“Whenever I would mess up doing tumbling or some flip, I would think ‘Gosh, I’m the worst person ever at this’,” said Cunningham. “And other times I would do things that I had never done for a stunt and I’d be like ‘Oh my gosh! This is great I’m doing really well.’”
“I had to get over this hump of thinking you’re not going to be good at everything as soon as you start doing it.”
In cheer, mental blocks can become impenetrable after someone messes up or injures themselves doing a roundoff or flip. At one practice, Staggs was struggling to perform a round-off tuck. Discouraged, she began to move on to the next move, but Cunningham stopped her.
“So I’m going to count to three, when I say three, go,” Cunningham said.
Staggs still hesitated, but he wouldn’t let her leave. The countdown continued, followed by a pep talk.
“You’ve done this so many times before. You know you can do it, your body remembers how to do it, so just do it,” said Cunningham.
Deep down, Staggs knew she could do it too.
“His main thing is: it’s not that serious,” Staggs said. “He helps you to realize your potential and overall help to get through things, whether it’s personal or the whole team.”
This mindset helps Cunningham as well, especially in moments of failure.
Earlier in the year at Moonlight Madness, which is a bit of a hype session for Cedarville’s men’s and women’s basketball teams, the cheer team performed a halftime show.
The dark gym, fog machines and flashing lights provided a dramatic ambiance, but it was not necessarily the most conducive for tumbling. In the middle of the routine, Cunningham tumbled across the middle of the mat a little too zealously.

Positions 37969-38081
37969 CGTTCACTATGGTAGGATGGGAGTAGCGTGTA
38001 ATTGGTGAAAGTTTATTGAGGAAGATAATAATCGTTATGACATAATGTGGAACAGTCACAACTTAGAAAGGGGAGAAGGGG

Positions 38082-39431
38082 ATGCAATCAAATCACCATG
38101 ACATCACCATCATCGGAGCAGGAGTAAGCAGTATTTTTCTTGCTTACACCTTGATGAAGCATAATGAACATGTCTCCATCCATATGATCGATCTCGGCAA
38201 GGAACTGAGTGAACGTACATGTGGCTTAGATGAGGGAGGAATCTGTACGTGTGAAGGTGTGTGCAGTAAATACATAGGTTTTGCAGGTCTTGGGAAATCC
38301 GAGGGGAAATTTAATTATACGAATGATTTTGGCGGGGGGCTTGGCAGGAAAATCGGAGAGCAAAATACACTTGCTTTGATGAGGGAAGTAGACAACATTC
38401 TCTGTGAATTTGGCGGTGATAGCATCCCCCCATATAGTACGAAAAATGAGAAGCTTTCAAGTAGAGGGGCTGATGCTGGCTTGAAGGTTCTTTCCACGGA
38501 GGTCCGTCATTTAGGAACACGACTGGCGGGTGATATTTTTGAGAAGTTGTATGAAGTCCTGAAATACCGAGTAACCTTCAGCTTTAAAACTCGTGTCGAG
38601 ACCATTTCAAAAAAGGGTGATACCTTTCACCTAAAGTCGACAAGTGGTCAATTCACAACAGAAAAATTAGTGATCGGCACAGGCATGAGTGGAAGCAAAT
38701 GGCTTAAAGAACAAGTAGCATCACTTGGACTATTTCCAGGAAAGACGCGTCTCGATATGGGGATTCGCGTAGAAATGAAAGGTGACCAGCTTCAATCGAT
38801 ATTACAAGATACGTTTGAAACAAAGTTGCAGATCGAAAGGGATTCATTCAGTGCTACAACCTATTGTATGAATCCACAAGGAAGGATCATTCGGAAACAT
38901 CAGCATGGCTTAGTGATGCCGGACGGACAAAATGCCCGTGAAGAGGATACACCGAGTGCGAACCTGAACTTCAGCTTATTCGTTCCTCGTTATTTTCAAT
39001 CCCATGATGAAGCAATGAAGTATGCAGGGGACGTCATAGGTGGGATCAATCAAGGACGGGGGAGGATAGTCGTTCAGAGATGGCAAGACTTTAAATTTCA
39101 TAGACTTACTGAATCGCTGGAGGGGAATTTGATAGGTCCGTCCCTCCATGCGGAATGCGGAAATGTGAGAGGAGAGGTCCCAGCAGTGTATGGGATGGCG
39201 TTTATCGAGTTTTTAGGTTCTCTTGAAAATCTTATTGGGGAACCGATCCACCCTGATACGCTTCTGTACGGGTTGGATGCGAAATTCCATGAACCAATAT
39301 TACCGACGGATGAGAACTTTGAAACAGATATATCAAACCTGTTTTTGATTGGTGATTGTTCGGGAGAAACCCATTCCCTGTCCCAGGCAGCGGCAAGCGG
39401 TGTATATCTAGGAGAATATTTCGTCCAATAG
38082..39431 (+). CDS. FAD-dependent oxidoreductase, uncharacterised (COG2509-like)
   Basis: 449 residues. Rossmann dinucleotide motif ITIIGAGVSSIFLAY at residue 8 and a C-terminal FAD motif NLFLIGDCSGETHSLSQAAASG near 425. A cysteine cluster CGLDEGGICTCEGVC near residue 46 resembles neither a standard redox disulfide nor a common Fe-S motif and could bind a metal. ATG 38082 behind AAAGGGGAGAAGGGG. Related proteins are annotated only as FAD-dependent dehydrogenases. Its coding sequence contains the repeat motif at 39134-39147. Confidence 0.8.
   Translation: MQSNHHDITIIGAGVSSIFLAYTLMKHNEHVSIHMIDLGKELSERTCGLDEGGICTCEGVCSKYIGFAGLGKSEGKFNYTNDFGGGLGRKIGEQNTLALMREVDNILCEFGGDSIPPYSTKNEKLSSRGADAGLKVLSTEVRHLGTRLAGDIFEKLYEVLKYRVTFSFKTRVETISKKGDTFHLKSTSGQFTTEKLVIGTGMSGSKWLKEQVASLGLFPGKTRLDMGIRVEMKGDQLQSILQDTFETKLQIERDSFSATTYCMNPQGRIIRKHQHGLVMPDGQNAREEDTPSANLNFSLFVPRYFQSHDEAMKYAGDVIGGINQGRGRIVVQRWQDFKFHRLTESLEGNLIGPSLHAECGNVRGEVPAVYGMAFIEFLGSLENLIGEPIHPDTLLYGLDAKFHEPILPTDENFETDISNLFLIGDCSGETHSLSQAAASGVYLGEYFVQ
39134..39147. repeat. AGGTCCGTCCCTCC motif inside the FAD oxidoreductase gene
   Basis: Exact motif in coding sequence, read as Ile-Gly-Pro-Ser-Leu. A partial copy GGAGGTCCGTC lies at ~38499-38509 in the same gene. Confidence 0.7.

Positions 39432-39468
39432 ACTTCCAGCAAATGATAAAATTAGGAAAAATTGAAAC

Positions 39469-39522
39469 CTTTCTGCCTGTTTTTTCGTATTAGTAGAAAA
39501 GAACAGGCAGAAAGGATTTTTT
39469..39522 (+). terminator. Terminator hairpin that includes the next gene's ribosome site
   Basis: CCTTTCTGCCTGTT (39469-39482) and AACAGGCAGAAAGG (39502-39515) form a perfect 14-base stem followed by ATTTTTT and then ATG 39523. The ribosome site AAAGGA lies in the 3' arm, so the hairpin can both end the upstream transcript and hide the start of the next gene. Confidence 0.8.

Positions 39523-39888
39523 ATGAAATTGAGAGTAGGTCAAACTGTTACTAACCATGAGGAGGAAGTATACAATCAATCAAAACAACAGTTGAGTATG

“I don’t know why in the moment I was just overconfident and I thought ‘Yeah, I’m going to add one more thing.’” Cunningham said. “I landed and just completely shot back and fell over. It was so funny. And some people afterward asked ‘did you roll your ankle?’ No, I was just being stupid.”
The friendly community of the cheer team has felt like home for Cunningham, as he grew up with three sisters. Pleiman feels that he brings a balance to the team, literally and figuratively.
“He cools us down with all of our estrogen, shifting the energy to be more relaxed and calm,” Pleiman said. “He’s also protective like when we do the stunt, he’s usually the first one to catch someone if they fall. He’s there to support us physically and mentally”
Cheer relies heavily on trust. As they lift their flyers high into the air, it is imperative that they lift each other up emotionally as well.
“One of the biggest things that formed our community was our stunting groups because we’re practicing with the same group,” Pleiman said. “We’re learning together and celebrating together and getting to know one another.”
As Cunningham looks back on the season, he is proud of the ways he has grown on the team.
“It has taught me to look at other people’s perspectives in a group setting and be willing to try something even if I don’t agree with you,” Cunningham said.
To any that are considering cheer or kombucha, Cunningham’s advice is the same:
“Just try it!”
Maggie Fipps is a sophomore Journalism student and the Sports Editor of Cedars. She enjoys playing the piano and thrifting, and you may spot her around campus sporting Packers gear head to toe.